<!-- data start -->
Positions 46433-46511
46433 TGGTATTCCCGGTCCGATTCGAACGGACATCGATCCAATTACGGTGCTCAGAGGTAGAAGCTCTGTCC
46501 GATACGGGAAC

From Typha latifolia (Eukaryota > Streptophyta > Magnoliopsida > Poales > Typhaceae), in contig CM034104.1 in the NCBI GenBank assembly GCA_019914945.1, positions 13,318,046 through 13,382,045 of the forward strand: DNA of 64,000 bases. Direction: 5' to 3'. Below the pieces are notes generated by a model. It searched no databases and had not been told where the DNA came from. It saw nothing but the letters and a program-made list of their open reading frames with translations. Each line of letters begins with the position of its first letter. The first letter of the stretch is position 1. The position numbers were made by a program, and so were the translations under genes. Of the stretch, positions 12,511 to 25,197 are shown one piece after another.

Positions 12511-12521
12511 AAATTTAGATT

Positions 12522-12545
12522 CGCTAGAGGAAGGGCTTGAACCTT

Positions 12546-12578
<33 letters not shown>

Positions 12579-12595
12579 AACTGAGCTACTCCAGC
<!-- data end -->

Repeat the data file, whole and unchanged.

Positions 46433-46511
46433 TGGTATTCCCGGTCCGATTCGAACGGACATCGATCCAATTACGGTGCTCAGAGGTAGAAGCTCTGTCC
46501 GATACGGGAAC

From Typha latifolia (Eukaryota > Streptophyta > Magnoliopsida > Poales > Typhaceae), in contig CM034104.1 in the NCBI GenBank assembly GCA_019914945.1, positions 13,318,046 through 13,382,045 of the forward strand: DNA of 64,000 bases. Direction: 5' to 3'. Below the pieces are notes generated by a model. It searched no databases and had not been told where the DNA came from. It saw nothing but the letters and a program-made list of their open reading frames with translations. Each line of letters begins with the position of its first letter. The first letter of the stretch is position 1. The position numbers were made by a program, and so were the translations under genes. Of the stretch, positions 12,511 to 25,197 are shown one piece after another.

Positions 12511-12521
12511 AAATTTAGATT

Positions 12522-12545
12522 CGCTAGAGGAAGGGCTTGAACCTT

Positions 12546-12578
<33 letters not shown>

Positions 12579-12595
12579 AACTGAGCTACTCCAGC